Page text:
Welcome to the Metric Tree Labs  blog series. (I would advise watching the video along with the content to visually understand the concept better)

Today we are going to cover Webpack.

Webpack is a widely used Bundling tool. Bundlers allow us to package, compile, and organize many assets and libraries needed for a modern web project.
In this tutorial, we'll see how to write modules, bundle code, and use some of the loader plugins. This tutorial is designed for total beginners to Webpack, but having some JavaScript knowledge is advised.

Starting with creating an empty folder by mkdir command and run npm init inside the folder.
This will create an npm scaffold that we can use to run npm commands.
We dont need these values so, keep as it is.
Now we’re going to install webpack and wbpack-cli. using npm.
I’m using vscode.
Then, we want a webpack-config.js file. It consits of two parts , the entry point to our js. And
output path to export our bundle.

Now we’ll set up our app’s entry point. Create an src folder in out directory and create an index.js.
Just to show is as loading, We’re logging an output; This will load whenever index.js loads.

Now, to start bundling our src folder, we need to edit our package.json file. Build and watch scripts will take care of this.
Webpack -p will minify and make our code ready for production and webpack –watch will observe any changes in our file and budles it in real time.
Run the command by running “npm run watch” to watch all the files inside src folder for any changes . And when a change occurs, the webpack will incoporate the relevant changes in our bundle.

Then, we need an HTML file to host and run our bundle. I’m using emmet for quick
scaffolding for an HTML page. And attach our bundle.js in our index.html page.

I’m using PHP as my server. And in our browser load the page.
If we, check out the console of the page and we can see the log. And our page works.
This project consists of only one file and it’s not much like a real-world javascript app.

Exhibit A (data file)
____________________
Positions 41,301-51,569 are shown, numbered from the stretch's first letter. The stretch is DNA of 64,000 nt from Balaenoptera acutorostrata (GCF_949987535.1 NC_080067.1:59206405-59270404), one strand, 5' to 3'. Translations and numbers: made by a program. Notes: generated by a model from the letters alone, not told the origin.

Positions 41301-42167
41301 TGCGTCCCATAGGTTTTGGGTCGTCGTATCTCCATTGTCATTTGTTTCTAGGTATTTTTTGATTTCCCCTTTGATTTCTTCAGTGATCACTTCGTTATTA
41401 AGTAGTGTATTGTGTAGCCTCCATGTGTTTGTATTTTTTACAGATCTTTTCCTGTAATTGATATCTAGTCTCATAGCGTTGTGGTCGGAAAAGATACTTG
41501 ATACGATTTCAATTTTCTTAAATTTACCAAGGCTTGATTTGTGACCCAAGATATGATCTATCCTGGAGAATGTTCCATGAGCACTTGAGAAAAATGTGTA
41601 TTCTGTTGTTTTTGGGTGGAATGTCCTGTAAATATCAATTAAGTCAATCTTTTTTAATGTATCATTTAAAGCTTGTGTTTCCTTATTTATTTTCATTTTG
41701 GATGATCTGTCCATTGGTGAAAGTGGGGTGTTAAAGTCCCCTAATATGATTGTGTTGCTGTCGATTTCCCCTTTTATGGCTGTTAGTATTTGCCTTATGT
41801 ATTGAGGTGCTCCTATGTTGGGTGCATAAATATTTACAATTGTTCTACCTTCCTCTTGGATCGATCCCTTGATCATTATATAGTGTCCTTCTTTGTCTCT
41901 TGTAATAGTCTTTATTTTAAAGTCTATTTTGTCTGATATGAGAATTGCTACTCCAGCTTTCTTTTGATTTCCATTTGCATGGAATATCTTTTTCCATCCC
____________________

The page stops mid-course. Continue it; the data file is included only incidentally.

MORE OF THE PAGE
To make this, We’re adding one more file. Create a new file in our src folder and export the function from the file.
Then, import it in our index file. webpack supports import, require most of all js imports. So we don’t have to worry about it.
Import it to our entry point and call the function that we’ve exported from our greet.js file.

Boom!. It works.

Now, We’re going to import a package to our functions to make it more realistic.
Install moment, a js date parser package to our greet.js file.
As we did before, Import the moment package.
Moment() will return today’s date and format() will format the output, as we configured, It will return today’s day by passing ‘dddd’ to format().
And append the day to the log of our greet function.
And we refresh..
Yeah, The day is shown.
So, if we look into the bundle.js inside the dist folder, we can see a minified js file that includes every package, functions that’s imported in index.js and its children.
We only linked out bundle.js file to our page and it loads every action that we’ve imported.
So, Simply, the webpack takes away the burden of handling multiple files on our page and minimizes the load time of our app.

That’s the core of Webpack and this is the actual working of webpack in today’s real world
javasript apps.